Saturday, November 19, 2011

Was this Obama's first national TV appearance? Hilarious video emerges of President from 1991

Two decades ago Barack Obama was elected as the first black president in history - but of the Harvard Law Review, rather than the U.S. Now a video has emerged of President Obama aged 29 presenting a Black History Minute public service announcement for TBS back in 1991.

It is believed to be his first-ever appearance on national television and his voice sounds much deeper and monotonous compared to the present day.

President Obama was talking about Charles Hamilton Houston, the black lawyer known for teaching Supreme Court Justice Thurgood Marshall. The two worked on the landmark court ruling Brown v Board of Education, which marked the end of colour segregation in public schools.

‘The fact that I've been elected shows a lot of progress,’ President Obama told the New York Times in 1990 of his election as Review president.

President Obama, who also attended Columbia University, had previously spent four years leading a initiative helping poor black people in Chicago. He told the New York Times in 1990 that he intended to spend up to three years working in law and then go into politics or community work.

‘The distinguished lawyer Charles Hamilton Houston was born in 1895, eight months before the Supreme Court’s "separate but equal" ruling in Plessy vs. Ferguson,’ he said in the video. ‘He spent his career fighting to overturn that decision.’

He finishes the video saying: 'I'm Barack Obama, remembering Charles Hamilton Houston and celebrating a great moment in our history.'



Treasury Admits What Everybody Already Knew: Taxpayer Losses On GM Bailout Are Going to be Massive

Am I allowed to say, I told you so? The Treasury Department yesterday revised its loss estimate for the Government Motors bailout from $14.33 billion to $23.6 billion, thanks to the company’s sinking stock price. GM’s Sept. 30 closing price, on which the new estimate is based, was $20.18, about $13 less than its December IPO price and $35 less than what is needed for taxpayers to break even.

The $23.6 billion represents a 25 percent loss on the feds $60 billion direct “investment” in GM. But that’s not all that taxpayers are on the hook for. As I explained previously, Uncle Sam’s special GM bankruptcy package allowed the company to write off $45 billion in previous losses going forward. This could work out to as much as $15 billion in tax savings that GM wouldn’t have had had it gone through a normal bankruptcy. Why? Because after bankruptcy, the tax liabilities of companies increase since they have no more losses to write off.

This means that the total hit to taxpayers, who still own about a quarter of the company, could add up to $38.6 billion. That’s even more that the $34 billion on the outside I had predicted in May.

Although GM will never, ever make taxpayers whole, taxpayer losses could be mitigated if GM’s stock price rises before the Treasury sells its remaining equity, something it was supposed to do by year-end but has postponed under the circumstances. But right now at least the prospects of a serious upward move in GM’s stock don’t look too good for reasons at least partly beyond GM’s control.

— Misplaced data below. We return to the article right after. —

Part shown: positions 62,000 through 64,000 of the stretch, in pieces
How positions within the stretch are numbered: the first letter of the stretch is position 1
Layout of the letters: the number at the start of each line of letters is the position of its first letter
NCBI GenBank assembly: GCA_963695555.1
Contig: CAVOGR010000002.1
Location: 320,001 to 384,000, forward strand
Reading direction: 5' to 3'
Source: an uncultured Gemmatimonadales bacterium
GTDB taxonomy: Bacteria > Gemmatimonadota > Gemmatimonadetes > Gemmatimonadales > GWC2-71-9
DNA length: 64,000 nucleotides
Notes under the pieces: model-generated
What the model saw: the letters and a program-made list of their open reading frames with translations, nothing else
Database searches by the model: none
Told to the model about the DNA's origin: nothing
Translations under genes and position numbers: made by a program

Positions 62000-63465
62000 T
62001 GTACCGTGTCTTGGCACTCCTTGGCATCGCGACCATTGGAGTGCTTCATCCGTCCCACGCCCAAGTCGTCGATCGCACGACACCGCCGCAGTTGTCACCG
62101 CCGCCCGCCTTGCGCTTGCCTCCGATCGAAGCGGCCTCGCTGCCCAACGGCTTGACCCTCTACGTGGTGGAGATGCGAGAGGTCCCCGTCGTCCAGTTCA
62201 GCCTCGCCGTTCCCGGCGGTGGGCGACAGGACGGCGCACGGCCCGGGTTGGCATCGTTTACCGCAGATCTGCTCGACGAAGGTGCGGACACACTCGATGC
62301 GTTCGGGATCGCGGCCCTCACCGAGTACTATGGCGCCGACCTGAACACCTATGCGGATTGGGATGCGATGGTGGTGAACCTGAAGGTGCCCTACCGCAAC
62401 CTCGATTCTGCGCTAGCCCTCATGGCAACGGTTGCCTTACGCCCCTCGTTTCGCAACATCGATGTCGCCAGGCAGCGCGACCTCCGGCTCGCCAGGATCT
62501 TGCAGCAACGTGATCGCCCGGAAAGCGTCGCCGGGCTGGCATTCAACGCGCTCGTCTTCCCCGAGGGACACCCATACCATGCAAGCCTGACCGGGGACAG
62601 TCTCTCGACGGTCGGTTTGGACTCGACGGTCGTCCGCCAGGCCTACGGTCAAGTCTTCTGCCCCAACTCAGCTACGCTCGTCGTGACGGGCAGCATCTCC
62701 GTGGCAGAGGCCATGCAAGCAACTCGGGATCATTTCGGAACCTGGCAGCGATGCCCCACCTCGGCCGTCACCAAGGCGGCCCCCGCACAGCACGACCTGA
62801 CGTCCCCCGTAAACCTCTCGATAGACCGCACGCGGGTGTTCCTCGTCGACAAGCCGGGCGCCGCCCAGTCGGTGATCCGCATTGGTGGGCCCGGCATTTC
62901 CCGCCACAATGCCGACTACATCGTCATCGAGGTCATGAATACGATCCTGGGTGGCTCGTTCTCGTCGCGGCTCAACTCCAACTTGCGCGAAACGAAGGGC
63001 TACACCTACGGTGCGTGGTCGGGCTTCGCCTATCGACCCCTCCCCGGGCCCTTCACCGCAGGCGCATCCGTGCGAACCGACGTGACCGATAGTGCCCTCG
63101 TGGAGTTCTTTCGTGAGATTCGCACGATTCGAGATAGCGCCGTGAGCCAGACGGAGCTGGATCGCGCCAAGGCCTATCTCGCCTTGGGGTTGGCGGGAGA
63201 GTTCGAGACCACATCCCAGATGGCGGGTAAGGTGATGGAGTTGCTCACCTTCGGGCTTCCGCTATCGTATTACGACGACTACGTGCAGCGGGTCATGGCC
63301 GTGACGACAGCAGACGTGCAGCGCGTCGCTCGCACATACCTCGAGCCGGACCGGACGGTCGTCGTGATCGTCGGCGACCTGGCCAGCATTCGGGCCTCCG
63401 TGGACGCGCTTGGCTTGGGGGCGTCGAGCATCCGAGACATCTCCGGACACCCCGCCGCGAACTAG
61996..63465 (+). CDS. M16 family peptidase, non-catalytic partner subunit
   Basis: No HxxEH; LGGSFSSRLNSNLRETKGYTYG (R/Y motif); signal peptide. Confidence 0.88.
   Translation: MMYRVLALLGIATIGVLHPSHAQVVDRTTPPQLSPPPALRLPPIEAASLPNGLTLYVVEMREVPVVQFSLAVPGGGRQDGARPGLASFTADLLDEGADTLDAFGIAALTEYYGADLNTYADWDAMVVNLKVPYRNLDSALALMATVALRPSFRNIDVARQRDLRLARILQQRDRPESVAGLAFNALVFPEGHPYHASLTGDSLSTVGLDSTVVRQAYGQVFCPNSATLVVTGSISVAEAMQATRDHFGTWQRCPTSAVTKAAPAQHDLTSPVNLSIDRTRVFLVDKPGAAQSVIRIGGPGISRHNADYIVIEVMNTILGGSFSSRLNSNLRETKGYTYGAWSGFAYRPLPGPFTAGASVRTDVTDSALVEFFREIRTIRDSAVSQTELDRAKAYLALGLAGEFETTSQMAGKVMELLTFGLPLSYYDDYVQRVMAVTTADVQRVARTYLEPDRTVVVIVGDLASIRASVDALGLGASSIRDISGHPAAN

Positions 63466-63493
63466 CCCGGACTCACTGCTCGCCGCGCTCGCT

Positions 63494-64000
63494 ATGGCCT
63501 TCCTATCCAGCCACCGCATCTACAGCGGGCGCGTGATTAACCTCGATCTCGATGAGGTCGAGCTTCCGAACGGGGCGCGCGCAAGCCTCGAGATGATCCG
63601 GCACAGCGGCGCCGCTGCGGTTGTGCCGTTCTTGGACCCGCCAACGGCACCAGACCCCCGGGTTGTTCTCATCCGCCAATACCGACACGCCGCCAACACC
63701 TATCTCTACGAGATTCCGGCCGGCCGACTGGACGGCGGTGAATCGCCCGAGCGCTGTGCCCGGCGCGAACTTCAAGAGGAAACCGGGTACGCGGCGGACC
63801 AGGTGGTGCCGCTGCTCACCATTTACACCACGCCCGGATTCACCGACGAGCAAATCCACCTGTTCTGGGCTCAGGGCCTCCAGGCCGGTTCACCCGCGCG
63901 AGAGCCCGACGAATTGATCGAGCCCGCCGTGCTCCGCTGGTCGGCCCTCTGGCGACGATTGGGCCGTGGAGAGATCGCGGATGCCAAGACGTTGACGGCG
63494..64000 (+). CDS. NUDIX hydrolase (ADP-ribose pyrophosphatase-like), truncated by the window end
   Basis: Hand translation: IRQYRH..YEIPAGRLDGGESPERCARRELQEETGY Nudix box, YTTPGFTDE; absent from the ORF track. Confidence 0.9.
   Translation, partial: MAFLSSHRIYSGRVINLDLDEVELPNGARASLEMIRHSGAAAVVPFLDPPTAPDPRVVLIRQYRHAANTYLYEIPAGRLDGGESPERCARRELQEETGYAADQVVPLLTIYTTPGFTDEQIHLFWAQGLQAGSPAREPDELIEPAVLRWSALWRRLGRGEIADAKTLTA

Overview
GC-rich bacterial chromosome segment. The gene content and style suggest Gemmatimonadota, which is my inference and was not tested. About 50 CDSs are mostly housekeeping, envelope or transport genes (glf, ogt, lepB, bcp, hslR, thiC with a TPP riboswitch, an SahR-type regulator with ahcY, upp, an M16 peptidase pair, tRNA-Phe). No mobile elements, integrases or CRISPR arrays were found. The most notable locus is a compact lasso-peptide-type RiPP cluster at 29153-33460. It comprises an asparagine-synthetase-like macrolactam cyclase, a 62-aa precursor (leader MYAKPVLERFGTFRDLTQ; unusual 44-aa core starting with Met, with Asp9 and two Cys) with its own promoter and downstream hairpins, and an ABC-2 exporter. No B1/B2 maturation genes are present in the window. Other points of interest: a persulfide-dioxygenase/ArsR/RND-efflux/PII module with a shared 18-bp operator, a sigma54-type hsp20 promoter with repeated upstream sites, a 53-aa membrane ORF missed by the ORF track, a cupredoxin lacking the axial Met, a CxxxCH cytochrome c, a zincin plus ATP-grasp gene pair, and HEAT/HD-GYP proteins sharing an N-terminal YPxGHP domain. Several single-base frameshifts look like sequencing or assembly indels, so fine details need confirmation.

GM actually has been doing quite well in North America and China with profit margins of 10 percent, among the best in the industry. How long that will last is an open question. That’s because GM’s new competitors are not Toyota and Honda that share its cost structure but Hyndai and Kia that have a far leaner one. These companies concentrate on the small car market and don’t offer a full product line so GM and Ford’s most profitable vehicles—those evil, gas-guzzling, greenhouse-gas emitting SUV’s and pickup trucks—are somewhat insulated from the downward price pressure. But the greens and Obama administration want GM to reorient its product mix away from big cars and toward money-losing hybrids and electrics, something that could well put GM back in a hole.

But that’s part of the administration’s long-term strategy for ruining GM. The company’s big weak spot right now is Europe for two reasons: One, thanks to political pressure and labor resistance, it hasn’t been able to address its bloated cost structure there. Two, Europe’s economy is imploding, weakening car sales.

All of this shows why forcing taxpayers to wager their hard-earned dollars on a risky venture was exactly the wrong thing to do. But the Ostrich-in-Chief Barack Obama, who had assured taxpayers that their GM "investment" would cost them "not a dime," is drawing the opposite lesson, obviously. He has been trumpeting the success of the bailout—repeatedly. He was in Michigan recently claiming that the “investment had paid off.” What’s more, he declared, that now that GM is back, it is just a matter of time before Detroit is too:
“[D]espite all the work that lies ahead, this is a city where a great American industry is coming back to life and the industries of tomorrow are taking root, and a city where people are dreaming up ways to prove all the skeptics wrong and write the next proud chapter in the Motor City's history."